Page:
He looked over to the boy as if to underscore his original command and met the boy’s stolidly defiant, silent face. Then he pulled his coat off the back of a chair and said, “You can watch TV til nine thirty. After that, you be in bed.”
Then, for no good reason, except to know he still had some power over the boy, he set two words as he would set a nail, then tapped them down with a nod and a sharp look from his good eye.
The boy stared silent at the wall.
“You hear me, boy?”
The boy felt as if his father had shaken him by the shoulder, the words were so muscular and definite. He nodded quickly, to avoid being shaken again, and hoped that by nodding he had not broken down his stonewall stance. His father was taking his measure. His good-eye side was all scrutiny and puzzle.
Her father hitched his coat up onto his shoulders and reached for the door.
“Daddy, your tools.” She pointed to the tool box by the door.
“It’s okay, honey. Scanlon’s got all the tools we’re gonna need.”
“You ought to let me come along to help.”
When is he gonna let up? he thought. Fury rose up, then subsided. He struggled to remember that the boy was having a hard time, that he needed patience. The boy looked suddenly very small and fragile and yet hard as diamond. Fiercely pouting, arms folded, the boy seemed even smaller than his age, as if a younger child had suddenly broken out of the shell of the boy.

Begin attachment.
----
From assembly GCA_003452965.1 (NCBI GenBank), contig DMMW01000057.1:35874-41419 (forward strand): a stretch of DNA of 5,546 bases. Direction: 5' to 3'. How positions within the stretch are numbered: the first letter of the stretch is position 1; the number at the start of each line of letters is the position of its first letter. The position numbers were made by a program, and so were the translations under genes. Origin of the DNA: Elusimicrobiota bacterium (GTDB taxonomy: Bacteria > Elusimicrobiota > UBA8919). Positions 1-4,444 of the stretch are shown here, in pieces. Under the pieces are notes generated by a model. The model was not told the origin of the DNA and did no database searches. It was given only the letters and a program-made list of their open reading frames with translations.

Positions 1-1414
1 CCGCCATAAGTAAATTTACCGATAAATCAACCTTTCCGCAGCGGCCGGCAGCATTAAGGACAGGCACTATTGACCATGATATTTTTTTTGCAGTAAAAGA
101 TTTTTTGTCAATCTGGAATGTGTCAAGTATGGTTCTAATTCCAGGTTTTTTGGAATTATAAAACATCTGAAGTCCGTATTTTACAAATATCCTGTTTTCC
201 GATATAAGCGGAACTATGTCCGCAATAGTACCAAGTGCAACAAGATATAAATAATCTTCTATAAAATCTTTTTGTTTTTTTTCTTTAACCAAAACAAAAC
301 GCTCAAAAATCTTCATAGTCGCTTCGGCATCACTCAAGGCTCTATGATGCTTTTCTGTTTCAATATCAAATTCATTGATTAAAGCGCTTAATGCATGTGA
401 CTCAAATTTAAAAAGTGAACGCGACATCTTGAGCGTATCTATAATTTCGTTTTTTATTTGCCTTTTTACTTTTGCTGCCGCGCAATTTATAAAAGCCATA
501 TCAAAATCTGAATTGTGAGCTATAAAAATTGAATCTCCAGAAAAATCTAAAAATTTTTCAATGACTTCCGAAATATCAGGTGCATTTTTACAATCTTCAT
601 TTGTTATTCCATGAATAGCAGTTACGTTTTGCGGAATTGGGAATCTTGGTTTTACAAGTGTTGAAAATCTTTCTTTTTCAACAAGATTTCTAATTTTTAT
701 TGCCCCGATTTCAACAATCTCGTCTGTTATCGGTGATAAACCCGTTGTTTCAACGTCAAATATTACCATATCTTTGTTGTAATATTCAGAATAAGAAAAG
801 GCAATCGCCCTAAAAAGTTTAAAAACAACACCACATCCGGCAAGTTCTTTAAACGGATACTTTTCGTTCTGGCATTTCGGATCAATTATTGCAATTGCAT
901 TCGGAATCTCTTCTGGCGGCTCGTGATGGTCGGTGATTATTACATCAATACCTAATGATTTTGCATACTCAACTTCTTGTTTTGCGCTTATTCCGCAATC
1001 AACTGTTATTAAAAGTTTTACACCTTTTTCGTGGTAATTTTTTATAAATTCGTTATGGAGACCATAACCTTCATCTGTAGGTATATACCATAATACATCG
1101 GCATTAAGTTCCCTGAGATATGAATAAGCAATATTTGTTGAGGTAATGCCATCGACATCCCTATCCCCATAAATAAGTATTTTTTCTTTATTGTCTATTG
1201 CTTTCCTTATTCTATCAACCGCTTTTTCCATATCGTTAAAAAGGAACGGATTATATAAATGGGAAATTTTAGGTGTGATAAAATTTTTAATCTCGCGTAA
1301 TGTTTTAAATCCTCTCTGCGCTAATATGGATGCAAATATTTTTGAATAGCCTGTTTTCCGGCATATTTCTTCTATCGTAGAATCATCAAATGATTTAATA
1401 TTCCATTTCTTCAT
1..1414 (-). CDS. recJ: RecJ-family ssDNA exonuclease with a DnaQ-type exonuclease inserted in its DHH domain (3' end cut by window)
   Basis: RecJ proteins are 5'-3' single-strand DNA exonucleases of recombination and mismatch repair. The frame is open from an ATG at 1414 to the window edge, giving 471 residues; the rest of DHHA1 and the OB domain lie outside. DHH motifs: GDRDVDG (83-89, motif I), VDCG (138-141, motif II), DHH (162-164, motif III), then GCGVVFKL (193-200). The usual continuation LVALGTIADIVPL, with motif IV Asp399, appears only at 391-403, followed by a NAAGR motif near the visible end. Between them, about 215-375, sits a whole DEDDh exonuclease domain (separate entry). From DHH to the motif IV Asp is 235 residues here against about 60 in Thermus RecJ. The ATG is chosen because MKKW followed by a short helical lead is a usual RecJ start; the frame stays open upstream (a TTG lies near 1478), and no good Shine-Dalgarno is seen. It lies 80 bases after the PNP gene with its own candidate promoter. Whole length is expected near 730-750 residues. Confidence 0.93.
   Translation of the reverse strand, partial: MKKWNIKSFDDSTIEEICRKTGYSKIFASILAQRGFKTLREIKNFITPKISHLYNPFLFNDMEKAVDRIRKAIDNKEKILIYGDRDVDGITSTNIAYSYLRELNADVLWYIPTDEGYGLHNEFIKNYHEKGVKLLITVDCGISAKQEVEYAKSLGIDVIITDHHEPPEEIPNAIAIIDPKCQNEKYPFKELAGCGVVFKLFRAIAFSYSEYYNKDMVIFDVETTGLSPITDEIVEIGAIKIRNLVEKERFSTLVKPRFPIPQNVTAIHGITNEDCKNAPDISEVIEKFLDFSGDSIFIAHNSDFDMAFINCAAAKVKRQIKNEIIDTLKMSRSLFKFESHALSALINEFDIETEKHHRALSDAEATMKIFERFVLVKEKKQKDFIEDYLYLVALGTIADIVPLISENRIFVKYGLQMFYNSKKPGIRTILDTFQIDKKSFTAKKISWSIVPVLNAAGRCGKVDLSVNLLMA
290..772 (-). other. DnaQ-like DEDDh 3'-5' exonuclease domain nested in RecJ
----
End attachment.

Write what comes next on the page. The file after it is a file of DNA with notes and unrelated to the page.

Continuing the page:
A memory, quick and painful as the blade of a knife: the boy and his mother, together in a park, or maybe down home. Years ago, a snapshot kind of memory, full of grass and smiles: She held the boy close. Cheek by cheek, they smiled toward him. Even in the black of white of his memory, light danced around their faces.
In a moment, that memory would have flooded and sunk him. He turned, to keep the boy from seeing the welling in his good eye. He coughed, to clear his voice.
She had been hit by a car as she came home from work. It was awful, awful to remember it, so he rarely did. For two nights, she had lain in a hospital bed wrapped up in feeding tubes and electrical scanners. At first, they had given him some hope. The nurses smiled when they came into the room. The scanners zigged-zagged back and forth in strong green lines across the screen. For two sleepless nights he had traded on that hope. He stayed up, hour on nervous hour, watching those green lines and listening for a word and watching for a flutter in her hands. She spoke not a word nor made a sound, but the strong green lines skittered up and down. He slept in a chair where he could watch her and the screen. If he woke in the middle of the night, the lines still skittered sharply, up and down, up and down. He listened. No sound. Then he drifted back into a stiff sleep.
Two days. Two nights. Then she quit on him. The darkening of the room called him up out of his sleep. The green line had flattened across the screen. He struggled up out of the stiff chair and felt a flutter near his face like the wing of a bird or a moth. Quickly, he found and pressed the call button and, while he waited for the nurse, felt the moth-like thing hover near. He took her hand; it was light as a leaf. The nurse rushed in and he backed away. The room felt heavy as stone.